If we're talking about de facto "ruler" and direct hand on political influence, then we'll also have to include the nobles (the kugyō 公卿 - which was hereditary position), particularly the Fujiwara clan, because during the majority of Heian era, they were the de facto ruler of Japan (with some emperors managed to take some control back by exercising insei). Even later on during bakufu era, the kugyō was basically the one who control of the palace.

IMO the Yamato dynasty survives until today because they were/are no longer wield political power and stop "ruling" (other than protected by their "God" status). I mean, the only emperor who's killed during power struggle that I know of is Antoku, compare that with the bloody dynasty change in the neighbor monarchies (China and Korea) or in Europe.

Quote:
I cannot help wondering whether Japan got close to a general uprising in the early 1700's?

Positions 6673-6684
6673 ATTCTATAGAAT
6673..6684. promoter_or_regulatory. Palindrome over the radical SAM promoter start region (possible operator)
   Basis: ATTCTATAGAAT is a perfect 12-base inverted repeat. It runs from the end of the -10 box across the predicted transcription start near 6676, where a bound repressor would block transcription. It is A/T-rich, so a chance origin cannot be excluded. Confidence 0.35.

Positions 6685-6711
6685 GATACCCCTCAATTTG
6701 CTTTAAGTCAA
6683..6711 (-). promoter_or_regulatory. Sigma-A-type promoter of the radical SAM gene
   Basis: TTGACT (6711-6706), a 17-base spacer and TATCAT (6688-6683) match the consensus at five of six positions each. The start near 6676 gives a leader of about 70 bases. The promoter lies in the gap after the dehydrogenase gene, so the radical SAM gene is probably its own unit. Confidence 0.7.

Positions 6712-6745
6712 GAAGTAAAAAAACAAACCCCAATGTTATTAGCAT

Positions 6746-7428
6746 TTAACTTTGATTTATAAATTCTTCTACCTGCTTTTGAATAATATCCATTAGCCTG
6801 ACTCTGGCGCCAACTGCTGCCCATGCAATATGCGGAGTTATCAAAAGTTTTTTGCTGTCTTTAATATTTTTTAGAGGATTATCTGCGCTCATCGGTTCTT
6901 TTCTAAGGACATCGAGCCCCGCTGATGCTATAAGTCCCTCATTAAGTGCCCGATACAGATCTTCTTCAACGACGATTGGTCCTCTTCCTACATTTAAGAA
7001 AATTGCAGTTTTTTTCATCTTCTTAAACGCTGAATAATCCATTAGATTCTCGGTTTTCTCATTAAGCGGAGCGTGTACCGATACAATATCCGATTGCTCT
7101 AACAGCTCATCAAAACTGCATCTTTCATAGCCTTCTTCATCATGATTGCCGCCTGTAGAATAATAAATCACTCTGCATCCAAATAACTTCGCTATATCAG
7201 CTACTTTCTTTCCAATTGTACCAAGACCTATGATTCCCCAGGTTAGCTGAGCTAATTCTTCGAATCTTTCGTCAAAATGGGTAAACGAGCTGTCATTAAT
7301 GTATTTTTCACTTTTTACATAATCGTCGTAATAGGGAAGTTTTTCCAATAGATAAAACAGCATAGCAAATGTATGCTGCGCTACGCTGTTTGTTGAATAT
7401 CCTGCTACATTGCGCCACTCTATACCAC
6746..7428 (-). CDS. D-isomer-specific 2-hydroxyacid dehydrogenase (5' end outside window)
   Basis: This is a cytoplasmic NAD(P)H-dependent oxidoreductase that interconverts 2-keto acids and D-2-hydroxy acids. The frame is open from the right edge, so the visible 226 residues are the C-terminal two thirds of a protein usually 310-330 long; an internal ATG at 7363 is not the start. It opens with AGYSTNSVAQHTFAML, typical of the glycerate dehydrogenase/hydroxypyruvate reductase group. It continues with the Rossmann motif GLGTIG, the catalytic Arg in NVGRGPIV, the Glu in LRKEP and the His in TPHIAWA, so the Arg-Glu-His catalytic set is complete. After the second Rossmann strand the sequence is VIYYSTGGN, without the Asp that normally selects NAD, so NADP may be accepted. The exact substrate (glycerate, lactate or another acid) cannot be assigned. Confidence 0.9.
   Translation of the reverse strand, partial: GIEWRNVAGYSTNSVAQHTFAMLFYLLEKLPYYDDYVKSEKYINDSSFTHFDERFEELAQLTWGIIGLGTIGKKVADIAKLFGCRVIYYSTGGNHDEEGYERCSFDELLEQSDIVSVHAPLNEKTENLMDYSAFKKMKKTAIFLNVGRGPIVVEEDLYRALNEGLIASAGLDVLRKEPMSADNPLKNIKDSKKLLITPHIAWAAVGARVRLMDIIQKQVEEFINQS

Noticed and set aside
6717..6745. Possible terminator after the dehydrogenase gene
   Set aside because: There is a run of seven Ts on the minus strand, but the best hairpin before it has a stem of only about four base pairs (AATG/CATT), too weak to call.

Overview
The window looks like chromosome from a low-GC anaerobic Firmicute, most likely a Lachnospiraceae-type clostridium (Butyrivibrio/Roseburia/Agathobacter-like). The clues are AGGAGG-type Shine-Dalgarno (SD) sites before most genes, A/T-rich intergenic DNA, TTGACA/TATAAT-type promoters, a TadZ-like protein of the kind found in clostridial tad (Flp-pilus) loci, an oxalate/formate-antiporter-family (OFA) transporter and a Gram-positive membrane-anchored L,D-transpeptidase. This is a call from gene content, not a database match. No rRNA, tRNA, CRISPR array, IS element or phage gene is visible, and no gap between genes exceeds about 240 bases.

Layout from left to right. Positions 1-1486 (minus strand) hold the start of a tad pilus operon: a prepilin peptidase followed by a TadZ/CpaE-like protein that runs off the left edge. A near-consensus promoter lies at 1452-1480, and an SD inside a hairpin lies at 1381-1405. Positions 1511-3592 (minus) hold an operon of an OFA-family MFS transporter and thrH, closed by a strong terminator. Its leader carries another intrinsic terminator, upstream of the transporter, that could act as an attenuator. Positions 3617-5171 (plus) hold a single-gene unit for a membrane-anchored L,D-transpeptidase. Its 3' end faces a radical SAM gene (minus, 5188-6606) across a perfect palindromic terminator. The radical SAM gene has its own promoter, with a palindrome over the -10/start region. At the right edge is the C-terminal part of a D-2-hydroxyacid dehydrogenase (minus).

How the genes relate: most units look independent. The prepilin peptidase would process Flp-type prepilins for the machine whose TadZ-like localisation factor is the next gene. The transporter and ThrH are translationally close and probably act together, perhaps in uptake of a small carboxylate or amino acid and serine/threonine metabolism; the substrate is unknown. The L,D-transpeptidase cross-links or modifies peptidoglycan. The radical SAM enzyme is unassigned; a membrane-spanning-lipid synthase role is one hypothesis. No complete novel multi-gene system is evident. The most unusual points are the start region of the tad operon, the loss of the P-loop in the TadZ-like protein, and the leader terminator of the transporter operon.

The first three Shoguns were hands on and had a direct influence on political affairs, after that Japan seems to have reverted into a civil servant rule. Which is not necessarily a bad thing but such a rule is typically very static. The main aim being to preserve status quo, with little thought about reforms or change.
Not really.

The next shōgun after Tsunayoshi, Ienobu, was actually a very hands on shōgun. For one, he removed all the power from the chamberlains (who were given strict power by Tsunayoshi). He was credited to transform the bakufu from a military to a civilian institution (which was already in the making during the rule of Ietsuna and Tsunayoshi), e.g he discontinued the censorship (telling his subordinates that the thoughts and feelings of the populace should reach the high levels of the bakufu), reformed the judicial system, and created the gold coin to stabilize the economy.